In junior high school, I learned the historical value of Constantinya (Constantinople), the city now known as Istanbul. Stories of kings and armies filled my head with pictures of fairytale knights fighting each other for the honor of a hopeless princess. I did not care much that the city was the imperial capital of the Roman Empire, and never had anything to do with the Brothers Grimm and their collection of German folktales. For me, it was a city of honor and dignity.
When I arrived there in February 2010, however, I wasn’t welcomed by a king’s entourage of flute-players, petal scatterers, honorable knights and archers. Instead, I was welcomed by cold early-morning winds accompanied by rain and the warm smell of freshly baked bread.
My days were spent sightseeing and secretly searching for my expected fantasia. Accustomed to Egypt's predictable weather, I would explore the back alleys of the glorious city in a heavy jacket while eating shawerma sandwiches (that traditionally come with fries) to find myself suddenly soaked wet by sudden rain showers.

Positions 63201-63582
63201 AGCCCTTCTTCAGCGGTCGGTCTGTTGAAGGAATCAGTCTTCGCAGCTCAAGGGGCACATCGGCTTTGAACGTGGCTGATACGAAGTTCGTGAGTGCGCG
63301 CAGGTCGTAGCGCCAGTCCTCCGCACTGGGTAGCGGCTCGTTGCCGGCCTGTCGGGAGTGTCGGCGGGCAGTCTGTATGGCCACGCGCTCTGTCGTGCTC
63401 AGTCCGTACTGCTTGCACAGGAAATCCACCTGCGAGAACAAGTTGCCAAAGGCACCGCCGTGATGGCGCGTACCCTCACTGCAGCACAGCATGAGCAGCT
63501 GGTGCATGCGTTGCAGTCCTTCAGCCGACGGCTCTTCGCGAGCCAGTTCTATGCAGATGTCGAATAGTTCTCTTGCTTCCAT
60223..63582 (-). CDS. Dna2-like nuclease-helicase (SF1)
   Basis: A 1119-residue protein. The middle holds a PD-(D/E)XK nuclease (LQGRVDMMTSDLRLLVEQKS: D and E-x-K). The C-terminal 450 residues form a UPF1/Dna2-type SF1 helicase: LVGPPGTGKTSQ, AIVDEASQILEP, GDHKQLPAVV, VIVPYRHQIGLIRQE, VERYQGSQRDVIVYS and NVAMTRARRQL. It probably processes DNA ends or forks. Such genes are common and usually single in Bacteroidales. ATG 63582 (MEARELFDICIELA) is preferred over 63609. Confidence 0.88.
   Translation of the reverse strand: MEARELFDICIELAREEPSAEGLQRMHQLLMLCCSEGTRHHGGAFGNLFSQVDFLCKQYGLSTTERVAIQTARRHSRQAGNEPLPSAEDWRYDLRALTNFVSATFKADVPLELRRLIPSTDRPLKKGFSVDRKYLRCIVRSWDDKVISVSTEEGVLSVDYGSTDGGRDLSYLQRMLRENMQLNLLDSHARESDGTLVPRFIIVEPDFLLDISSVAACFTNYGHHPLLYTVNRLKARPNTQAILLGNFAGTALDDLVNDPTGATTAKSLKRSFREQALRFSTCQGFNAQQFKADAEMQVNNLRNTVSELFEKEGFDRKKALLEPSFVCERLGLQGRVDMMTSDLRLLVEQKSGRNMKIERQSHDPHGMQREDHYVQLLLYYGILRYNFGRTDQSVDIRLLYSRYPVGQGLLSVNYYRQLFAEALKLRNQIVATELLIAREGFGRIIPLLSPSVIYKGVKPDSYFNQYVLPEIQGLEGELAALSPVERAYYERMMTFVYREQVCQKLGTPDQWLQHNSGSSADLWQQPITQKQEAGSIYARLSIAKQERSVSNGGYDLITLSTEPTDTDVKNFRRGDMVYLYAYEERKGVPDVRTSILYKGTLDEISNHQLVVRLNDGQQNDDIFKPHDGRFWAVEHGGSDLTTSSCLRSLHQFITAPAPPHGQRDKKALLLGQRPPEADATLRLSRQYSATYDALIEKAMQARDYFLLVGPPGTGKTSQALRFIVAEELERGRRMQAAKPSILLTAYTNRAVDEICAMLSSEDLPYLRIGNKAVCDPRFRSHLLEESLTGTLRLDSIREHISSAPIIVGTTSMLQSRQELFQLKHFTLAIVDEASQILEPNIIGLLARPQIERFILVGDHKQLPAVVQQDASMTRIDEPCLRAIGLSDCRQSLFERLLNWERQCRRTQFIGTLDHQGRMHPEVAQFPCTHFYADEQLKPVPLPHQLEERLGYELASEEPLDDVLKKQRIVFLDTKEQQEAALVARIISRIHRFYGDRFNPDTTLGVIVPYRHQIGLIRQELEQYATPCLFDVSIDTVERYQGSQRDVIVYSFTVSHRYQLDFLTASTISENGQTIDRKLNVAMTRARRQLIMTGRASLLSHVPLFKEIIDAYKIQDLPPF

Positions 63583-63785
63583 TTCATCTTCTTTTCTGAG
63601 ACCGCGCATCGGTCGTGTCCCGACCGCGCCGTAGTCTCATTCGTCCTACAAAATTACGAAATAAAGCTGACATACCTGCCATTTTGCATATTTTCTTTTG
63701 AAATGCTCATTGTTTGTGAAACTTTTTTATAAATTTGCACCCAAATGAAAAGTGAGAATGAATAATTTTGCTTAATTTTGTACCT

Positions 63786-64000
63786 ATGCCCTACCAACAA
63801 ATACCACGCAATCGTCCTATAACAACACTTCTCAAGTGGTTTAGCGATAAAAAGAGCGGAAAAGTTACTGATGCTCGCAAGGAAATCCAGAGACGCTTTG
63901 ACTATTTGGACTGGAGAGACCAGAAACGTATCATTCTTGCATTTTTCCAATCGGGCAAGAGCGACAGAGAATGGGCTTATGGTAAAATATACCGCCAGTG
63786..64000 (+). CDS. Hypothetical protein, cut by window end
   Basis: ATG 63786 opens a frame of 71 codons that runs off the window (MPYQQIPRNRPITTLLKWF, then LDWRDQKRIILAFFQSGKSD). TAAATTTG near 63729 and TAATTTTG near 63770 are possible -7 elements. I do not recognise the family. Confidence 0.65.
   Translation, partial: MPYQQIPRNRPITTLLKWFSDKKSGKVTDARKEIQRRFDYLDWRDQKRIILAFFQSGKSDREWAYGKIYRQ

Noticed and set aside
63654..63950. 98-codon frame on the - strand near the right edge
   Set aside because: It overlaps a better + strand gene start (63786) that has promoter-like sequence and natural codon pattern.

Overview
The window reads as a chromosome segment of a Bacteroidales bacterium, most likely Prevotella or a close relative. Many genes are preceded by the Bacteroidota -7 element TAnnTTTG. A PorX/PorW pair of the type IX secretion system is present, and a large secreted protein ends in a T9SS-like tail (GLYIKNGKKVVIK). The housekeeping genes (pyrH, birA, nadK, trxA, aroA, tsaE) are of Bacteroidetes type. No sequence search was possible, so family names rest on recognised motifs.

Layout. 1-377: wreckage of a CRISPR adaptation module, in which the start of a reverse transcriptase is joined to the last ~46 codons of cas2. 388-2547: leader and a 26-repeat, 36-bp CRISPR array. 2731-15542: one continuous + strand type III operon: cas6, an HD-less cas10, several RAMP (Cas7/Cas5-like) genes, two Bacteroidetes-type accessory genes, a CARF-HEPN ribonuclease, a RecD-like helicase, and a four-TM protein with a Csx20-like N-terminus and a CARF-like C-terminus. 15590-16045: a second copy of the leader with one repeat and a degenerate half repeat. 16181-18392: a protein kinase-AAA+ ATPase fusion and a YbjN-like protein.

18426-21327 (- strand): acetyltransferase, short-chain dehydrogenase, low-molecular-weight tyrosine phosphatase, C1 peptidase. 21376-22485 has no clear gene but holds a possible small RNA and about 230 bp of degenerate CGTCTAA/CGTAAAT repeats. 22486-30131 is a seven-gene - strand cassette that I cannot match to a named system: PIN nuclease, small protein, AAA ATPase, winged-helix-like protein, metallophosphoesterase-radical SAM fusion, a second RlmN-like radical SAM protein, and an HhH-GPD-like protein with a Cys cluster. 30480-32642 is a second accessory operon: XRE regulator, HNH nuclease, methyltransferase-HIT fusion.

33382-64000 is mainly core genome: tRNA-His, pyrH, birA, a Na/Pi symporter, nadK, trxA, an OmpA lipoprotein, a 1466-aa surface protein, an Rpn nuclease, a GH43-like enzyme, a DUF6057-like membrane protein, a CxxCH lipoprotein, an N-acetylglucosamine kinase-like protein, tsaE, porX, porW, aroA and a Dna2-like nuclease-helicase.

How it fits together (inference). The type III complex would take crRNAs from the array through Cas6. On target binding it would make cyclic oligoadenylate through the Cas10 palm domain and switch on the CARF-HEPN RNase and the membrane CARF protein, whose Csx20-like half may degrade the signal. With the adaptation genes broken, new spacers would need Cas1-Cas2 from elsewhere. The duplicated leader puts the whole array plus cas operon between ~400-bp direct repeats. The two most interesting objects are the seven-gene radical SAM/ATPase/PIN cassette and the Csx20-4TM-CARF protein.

I enjoyed the rain drops on my skin and felt as if I were playing like a child under the showers. The rain left me with the smell of wet trees. I could see reflections in small pools of water left by the rain in clean streets.
Three hours later, my body wet and shivering, my eyelashes couldn’t handle another dose of drops. All my romanticism now washed away, I stopped at a street vendor and bought myself an umbrella.